Jul 14, 11
Read from July 13 to 14, 2011
I don't think the influence of S.D. Schindler's artwork on the overall quality of this book can be overemphasized. His spare pencil drawings of the quiet barn and its animal residents as they carry on their own dramatic existence apart from the world at large lends a sober credibility to those goings-on, and gives the importance of their lives together a deeper, more immediate sense of significance to us, the readers. The writing of author Alan Armstrong doesn't fail to enhance this sincere sense of importance, either, but I would say that the two story elements work together almost equally in the creation of Whittington. Sometimes a book's illustrations don't matter all that much, but I think that S.D. Schindler's artwork for this story is undeniably crucial to the book's success.
Banished from his home by parents who no longer wanted to take care of a cat now that the animal's owner, their son, had been sent away to remedial reading school, the highly intelligent and graceful Whittington walks alone in the world, trying to live by way of his own smarts. Nonetheless, it's a fortuitous day for him when he comes upon a loud, assertive duck named Lady and the barn she inhabits with a myriad of other creatures, all getting along together as best they can despite the problems they face. The biggest problem of all may be that of the predator rats who also dwell in the barn, waiting patiently to attack the fowl and carry them off for an occasional good meal. Lady, herself, knows it's not too long before her number comes up and she's a goner, so when Whittington offers to become the barn's new live-in rat eradicator, she has little choice but to welcome him in as the newest member of the family.
After the bad experience with his last family, Whittington is in no hurry to become part of another, but living in this particular barn doesn't leave much room for an animal to go his or her own way. Before long, Whittington is swept up into the bigger drama and communal life of the barn—though always staying comfortably above the general fray—and he begins to relate to the other animals the long and winding true tale of the man for whom he was named, historic merchant and philanthropist Dick Whittington. This historical story of adventure and life-changing love keeps the feline Whittington's audience mesmerized on and off over the course of many days, as he reaches natural stopping points along the way and then later picks up the narrative again right from where he left off, when it's the proper time to continue.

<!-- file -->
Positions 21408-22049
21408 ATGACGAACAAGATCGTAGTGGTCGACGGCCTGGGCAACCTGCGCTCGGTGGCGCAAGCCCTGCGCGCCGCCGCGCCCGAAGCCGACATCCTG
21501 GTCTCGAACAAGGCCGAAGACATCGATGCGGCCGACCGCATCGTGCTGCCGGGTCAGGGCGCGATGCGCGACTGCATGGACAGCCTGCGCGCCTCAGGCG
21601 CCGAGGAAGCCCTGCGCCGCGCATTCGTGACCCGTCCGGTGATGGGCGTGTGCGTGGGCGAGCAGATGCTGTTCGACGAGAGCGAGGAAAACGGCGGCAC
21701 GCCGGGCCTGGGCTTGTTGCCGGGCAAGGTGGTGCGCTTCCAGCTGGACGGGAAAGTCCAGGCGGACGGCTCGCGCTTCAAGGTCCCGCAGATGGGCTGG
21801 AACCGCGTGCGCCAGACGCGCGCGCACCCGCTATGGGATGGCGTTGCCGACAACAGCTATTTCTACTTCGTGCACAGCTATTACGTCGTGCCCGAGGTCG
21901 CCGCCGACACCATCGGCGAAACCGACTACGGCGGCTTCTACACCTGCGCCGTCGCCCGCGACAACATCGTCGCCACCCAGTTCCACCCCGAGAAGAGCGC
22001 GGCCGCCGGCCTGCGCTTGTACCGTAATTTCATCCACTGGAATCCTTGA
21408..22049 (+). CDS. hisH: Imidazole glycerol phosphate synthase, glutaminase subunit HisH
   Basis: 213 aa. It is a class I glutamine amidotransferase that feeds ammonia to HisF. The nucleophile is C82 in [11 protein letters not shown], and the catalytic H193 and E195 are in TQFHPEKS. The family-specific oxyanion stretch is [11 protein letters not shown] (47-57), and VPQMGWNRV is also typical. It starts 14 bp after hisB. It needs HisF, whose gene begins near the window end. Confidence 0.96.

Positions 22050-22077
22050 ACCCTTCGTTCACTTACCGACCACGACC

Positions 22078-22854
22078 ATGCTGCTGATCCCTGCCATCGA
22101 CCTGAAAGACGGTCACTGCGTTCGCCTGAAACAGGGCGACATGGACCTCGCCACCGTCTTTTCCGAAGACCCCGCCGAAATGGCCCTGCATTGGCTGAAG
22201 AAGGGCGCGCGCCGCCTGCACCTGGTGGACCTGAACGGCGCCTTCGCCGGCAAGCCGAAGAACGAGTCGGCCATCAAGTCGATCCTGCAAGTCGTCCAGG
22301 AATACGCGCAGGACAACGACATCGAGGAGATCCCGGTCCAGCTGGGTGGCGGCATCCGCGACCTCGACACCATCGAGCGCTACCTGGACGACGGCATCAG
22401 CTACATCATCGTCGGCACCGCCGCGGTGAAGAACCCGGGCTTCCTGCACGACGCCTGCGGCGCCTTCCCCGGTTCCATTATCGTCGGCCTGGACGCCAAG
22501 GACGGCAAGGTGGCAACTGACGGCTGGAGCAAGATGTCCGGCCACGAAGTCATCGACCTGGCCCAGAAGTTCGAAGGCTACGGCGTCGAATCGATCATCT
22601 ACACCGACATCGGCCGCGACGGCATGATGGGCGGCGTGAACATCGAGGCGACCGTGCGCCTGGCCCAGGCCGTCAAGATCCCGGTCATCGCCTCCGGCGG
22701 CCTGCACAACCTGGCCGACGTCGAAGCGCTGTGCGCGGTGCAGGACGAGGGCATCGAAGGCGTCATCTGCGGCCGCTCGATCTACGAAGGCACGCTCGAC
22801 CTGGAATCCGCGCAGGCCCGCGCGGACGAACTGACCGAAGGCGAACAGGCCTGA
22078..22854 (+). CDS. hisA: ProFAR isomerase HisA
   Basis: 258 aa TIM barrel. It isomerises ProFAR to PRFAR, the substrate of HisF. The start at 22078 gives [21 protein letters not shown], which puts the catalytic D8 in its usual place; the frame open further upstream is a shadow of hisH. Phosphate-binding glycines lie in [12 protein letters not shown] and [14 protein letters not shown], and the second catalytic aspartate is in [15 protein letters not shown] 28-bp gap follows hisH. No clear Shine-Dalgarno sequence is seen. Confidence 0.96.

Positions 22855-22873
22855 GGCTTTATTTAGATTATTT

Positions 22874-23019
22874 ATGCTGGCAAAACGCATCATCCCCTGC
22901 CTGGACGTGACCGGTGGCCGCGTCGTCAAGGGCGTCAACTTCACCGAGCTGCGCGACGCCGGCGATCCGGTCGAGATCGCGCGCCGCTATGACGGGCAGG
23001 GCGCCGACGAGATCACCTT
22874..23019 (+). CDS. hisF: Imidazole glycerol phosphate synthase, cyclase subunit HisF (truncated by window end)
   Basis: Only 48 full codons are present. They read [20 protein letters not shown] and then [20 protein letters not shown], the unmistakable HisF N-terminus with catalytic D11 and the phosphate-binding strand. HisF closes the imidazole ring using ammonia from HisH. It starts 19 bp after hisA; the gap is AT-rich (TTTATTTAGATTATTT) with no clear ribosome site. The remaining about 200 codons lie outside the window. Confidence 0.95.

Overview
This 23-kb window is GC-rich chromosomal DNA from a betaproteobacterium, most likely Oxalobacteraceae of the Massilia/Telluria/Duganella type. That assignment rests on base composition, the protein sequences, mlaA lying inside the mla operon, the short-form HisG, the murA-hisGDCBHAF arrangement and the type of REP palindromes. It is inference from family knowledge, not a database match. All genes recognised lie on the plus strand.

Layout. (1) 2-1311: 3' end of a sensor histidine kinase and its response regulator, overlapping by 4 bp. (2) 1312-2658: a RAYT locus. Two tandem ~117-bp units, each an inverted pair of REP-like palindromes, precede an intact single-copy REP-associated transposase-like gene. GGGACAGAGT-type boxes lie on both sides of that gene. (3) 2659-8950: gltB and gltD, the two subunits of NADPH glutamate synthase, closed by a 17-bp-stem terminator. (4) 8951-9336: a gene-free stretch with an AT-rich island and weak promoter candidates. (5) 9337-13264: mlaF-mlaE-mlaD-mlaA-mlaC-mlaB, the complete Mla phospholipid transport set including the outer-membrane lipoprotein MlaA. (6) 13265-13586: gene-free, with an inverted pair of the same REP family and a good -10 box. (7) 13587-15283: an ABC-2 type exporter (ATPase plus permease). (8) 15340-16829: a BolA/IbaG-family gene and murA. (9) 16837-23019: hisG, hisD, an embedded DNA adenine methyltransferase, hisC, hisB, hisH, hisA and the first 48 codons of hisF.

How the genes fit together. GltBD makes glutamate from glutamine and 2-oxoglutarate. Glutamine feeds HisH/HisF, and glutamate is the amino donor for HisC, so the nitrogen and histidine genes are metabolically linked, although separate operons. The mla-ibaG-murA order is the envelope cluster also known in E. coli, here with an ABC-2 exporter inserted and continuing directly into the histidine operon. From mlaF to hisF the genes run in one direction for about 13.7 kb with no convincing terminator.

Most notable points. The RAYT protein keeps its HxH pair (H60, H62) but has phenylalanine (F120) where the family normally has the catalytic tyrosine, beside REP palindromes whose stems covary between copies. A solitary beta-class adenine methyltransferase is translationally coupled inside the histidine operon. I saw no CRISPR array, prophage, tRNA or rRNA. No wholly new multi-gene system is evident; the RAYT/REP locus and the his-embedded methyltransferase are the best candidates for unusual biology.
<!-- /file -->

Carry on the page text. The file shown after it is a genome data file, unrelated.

It's not as if the barn exists apart from the influence of humans, though. A quiet man named Bernie and his wife, Marion, are the proprietors of the place, and they live with their grandchildren (Abby, age ten, and Ben, age eight) in a house on the same piece of land. Abby and Ben are the only humans fully integrated with the barn's real life; they can understand the speech of the animals and even listen to the storytelling of Whittington as he paints a picture for them of the life of his original namesake. Humans and animals alike learn much from listening to the story as their own daily dramas unfold around them, effectively juxtaposing the power of a story well told with the stories that we're all in the midst of living even as we've stopped for a moment to take time and listen to someone else's compelling tale about the dramatic happenings that have enlivened the existence of real and fictional characters down through the centuries.
Whittington is a book of strong character that I recommend for the flawless marriage of its text and illustrations, and how that perfect partnership so movingly affects the story as a whole. There is a lot to be learned by living this drama through the eyes and ears of a barnful of animals concerned not only with what's going on around them at the present moment, but also the larger history that somehow conspired to lead them to where they now stand, and the importance of holding onto those who are gone even as time proceeds on its neverending journey.
I would definitely consider giving the full three stars to this book.